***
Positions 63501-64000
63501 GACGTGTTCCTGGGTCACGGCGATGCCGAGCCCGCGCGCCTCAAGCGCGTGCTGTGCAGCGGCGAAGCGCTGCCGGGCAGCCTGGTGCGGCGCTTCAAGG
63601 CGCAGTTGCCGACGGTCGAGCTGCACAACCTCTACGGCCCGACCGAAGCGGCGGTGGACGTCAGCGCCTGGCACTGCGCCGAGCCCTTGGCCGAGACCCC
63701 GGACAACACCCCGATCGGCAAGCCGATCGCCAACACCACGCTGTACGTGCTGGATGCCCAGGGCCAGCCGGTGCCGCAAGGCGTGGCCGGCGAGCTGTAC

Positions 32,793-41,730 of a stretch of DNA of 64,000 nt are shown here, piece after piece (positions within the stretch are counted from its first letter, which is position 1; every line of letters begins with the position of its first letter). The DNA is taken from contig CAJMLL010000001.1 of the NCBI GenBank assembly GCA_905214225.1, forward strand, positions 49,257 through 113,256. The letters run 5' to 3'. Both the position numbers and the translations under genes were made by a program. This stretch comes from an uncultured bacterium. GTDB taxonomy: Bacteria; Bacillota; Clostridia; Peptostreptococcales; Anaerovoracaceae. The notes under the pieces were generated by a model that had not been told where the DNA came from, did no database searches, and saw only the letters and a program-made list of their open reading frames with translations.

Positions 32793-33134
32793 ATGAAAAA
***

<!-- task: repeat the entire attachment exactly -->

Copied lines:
Positions 63501-64000
63501 GACGTGTTCCTGGGTCACGGCGATGCCGAGCCCGCGCGCCTCAAGCGCGTGCTGTGCAGCGGCGAAGCGCTGCCGGGCAGCCTGGTGCGGCGCTTCAAGG
63601 CGCAGTTGCCGACGGTCGAGCTGCACAACCTCTACGGCCCGACCGAAGCGGCGGTGGACGTCAGCGCCTGGCACTGCGCCGAGCCCTTGGCCGAGACCCC
63701 GGACAACACCCCGATCGGCAAGCCGATCGCCAACACCACGCTGTACGTGCTGGATGCCCAGGGCCAGCCGGTGCCGCAAGGCGTGGCCGGCGAGCTGTAC

Positions 32,793-41,730 of a stretch of DNA of 64,000 nt are shown here, piece after piece (positions within the stretch are counted from its first letter, which is position 1; every line of letters begins with the position of its first letter). The DNA is taken from contig CAJMLL010000001.1 of the NCBI GenBank assembly GCA_905214225.1, forward strand, positions 49,257 through 113,256. The letters run 5' to 3'. Both the position numbers and the translations under genes were made by a program. This stretch comes from an uncultured bacterium. GTDB taxonomy: Bacteria; Bacillota; Clostridia; Peptostreptococcales; Anaerovoracaceae. The notes under the pieces were generated by a model that had not been told where the DNA came from, did no database searches, and saw only the letters and a program-made list of their open reading frames with translations.

Positions 32793-33134
32793 ATGAAAAA